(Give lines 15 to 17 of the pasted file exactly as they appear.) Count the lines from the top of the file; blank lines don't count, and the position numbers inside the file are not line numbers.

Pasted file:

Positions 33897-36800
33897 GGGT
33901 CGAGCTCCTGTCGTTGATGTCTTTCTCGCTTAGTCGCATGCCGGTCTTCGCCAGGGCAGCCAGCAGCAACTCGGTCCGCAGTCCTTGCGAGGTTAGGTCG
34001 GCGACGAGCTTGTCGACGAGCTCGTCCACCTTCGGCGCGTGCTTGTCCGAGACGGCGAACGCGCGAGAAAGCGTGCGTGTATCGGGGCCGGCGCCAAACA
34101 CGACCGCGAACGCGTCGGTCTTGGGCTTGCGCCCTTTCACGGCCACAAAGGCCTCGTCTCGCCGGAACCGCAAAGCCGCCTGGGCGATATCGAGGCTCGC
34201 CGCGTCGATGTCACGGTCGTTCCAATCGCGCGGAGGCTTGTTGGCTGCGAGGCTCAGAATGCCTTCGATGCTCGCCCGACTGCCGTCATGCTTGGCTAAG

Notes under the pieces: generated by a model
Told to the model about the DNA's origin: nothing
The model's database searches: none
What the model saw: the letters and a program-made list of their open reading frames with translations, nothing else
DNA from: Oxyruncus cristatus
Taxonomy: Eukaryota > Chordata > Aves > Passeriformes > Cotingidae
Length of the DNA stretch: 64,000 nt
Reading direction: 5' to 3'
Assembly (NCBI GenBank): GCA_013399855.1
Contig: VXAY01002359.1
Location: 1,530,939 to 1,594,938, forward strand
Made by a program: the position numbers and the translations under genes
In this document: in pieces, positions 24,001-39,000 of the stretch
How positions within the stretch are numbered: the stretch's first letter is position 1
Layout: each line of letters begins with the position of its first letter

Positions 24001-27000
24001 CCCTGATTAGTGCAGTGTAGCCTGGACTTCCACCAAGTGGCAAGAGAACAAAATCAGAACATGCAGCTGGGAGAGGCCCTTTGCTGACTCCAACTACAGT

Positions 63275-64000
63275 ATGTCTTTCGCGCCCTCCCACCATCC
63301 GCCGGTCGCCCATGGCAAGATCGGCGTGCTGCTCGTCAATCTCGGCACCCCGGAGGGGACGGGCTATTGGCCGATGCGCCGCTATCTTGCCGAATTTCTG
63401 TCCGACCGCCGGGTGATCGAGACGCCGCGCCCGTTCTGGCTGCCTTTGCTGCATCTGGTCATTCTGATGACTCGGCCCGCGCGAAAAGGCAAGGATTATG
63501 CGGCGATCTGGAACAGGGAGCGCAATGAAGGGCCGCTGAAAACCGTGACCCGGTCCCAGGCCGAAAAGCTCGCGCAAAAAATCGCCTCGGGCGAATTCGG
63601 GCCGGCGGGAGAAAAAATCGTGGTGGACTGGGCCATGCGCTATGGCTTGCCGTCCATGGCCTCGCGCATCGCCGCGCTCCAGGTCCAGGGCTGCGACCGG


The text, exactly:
Assembly (NCBI GenBank): GCA_013399855.1
Contig: VXAY01002359.1
Location: 1,530,939 to 1,594,938, forward strand